12. Rico – not my analogy, but I have mixed feelings on that thought. On the one hand, it would be nice to think that “growing up” (which is what this is really an analogy for) is a series of steps, line upon line, precept upon precept (so to speak). But realistically, psychology and human development seem to indicate that a big part of growing up is breaking with the past, rejecting one’s heritage, and then reconnecting with it in a more meaningful way on one’s own terms.

  13. Yeah, Rico. I’ve often asked myself the same thing. My father, for instance, seems to really drink up the ‘light’ and love of the gospel and doesn’t really have a ‘disillusionment’ story.

    I agree with Hawkgrrrl, who says it wonderfully. One can certainly ease into wisdom, but mostly it’s earned through the painful process of admitting and shedding our ‘old’ selves.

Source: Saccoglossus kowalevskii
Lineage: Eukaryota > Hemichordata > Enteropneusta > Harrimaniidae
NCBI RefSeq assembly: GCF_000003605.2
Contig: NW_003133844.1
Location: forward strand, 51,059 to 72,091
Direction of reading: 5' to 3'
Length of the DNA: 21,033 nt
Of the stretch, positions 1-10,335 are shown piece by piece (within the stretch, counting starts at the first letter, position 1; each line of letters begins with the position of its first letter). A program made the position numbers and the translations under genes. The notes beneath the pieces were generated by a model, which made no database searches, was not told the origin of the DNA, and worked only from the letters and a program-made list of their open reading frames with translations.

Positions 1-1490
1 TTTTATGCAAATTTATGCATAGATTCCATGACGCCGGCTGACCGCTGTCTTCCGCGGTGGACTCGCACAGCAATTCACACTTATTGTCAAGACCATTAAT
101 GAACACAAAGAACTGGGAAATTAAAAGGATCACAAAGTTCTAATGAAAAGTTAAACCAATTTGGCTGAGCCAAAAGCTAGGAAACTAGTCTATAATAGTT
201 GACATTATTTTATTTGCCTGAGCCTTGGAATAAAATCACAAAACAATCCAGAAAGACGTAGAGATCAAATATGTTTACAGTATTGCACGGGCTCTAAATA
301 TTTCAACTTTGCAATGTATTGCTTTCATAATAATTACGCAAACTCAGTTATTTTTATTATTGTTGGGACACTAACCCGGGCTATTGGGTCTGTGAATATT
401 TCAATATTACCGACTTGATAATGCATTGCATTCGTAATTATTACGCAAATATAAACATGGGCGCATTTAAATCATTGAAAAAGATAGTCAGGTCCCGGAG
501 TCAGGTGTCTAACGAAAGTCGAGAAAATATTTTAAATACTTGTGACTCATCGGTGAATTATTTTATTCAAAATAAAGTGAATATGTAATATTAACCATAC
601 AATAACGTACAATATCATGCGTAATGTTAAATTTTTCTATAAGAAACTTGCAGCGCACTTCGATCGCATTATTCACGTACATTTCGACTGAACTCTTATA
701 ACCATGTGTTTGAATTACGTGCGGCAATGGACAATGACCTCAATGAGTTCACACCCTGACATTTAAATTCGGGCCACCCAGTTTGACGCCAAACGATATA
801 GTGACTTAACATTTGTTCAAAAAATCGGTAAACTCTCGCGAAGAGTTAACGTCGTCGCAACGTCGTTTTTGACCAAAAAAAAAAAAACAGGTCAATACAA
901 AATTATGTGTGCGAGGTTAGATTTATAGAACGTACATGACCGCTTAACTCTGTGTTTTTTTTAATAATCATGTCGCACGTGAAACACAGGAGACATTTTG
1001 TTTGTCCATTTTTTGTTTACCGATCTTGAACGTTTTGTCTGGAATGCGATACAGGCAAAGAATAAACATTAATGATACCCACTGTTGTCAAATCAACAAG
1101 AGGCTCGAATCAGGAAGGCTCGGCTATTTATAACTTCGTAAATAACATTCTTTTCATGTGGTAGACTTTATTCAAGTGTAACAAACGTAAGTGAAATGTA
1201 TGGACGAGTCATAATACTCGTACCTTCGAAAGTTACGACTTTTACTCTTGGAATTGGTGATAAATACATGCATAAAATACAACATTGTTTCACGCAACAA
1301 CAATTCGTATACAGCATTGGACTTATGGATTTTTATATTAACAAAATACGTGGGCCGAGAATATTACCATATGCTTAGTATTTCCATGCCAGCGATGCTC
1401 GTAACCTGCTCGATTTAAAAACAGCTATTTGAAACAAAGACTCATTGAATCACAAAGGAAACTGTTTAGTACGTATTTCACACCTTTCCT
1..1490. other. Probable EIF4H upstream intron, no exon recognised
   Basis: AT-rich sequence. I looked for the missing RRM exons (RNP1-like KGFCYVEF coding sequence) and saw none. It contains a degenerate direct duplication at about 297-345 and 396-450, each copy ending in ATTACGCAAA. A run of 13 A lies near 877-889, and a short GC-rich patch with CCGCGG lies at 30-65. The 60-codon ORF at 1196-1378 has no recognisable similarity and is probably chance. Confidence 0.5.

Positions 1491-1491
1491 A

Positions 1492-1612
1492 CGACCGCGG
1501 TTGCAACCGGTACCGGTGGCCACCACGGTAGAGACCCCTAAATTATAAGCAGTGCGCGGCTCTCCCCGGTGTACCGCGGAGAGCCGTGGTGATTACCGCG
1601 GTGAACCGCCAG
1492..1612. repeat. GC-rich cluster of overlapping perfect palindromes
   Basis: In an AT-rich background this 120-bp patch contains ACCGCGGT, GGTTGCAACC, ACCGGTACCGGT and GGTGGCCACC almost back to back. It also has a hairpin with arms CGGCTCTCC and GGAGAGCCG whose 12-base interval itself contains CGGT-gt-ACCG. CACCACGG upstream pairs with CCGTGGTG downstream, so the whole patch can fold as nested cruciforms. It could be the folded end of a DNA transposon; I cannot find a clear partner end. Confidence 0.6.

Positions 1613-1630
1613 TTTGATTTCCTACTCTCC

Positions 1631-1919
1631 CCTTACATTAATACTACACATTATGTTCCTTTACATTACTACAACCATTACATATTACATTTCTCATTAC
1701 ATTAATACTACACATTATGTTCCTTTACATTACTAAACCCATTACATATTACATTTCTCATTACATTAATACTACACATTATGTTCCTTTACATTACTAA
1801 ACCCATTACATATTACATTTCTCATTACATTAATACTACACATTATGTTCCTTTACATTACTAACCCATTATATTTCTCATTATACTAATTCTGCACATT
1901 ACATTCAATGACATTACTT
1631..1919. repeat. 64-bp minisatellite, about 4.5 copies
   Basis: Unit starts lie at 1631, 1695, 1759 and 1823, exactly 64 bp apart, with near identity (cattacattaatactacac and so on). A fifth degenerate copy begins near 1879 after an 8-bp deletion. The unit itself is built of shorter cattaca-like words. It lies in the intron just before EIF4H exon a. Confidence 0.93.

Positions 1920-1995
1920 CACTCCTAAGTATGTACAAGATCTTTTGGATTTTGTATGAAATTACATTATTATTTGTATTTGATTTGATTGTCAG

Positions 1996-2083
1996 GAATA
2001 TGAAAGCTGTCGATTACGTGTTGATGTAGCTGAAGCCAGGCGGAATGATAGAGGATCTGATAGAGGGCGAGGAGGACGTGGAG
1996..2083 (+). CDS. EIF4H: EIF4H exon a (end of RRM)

14. I agree that there is a process of reconnecting, but can that be done piece by piece or does it have to fall apart before we can come to that new understanding, does it have to lay shattered on the floor before we can piece it back together. That process of admitting and shedding our’old’ selves sounds alot like repentance. I guess i may have that experience ahead of me, but thus far i feel that it has been a gradual shift. I certainly would not rule it out ever happening.

  15. I have a friend who had read many books on philosophy before going through a faith crisis. He said that ideas in those books made the transition very smooth and natural for him.

    I don’t think you are necessarily awaiting some great shift in your thinking. All change is painful. Gradual and sudden.

    I do think that we all have to become more Christian, though. We all need to use the church more accurately. The difficulty of this transition has to do with how hard we hold onto our old selves – not the nature of the change itself.

  16. I like the idea of the Church as a place, whoever mentioned it first. As a child, the first idiom through which I understood what Mormonism was supposed to mean to me was the place of the chapel. When it is not a physical place, it’s a place in my mind where everyone expects me to act a certain way (demanding) but also to enjoy solidarity with them (considerate).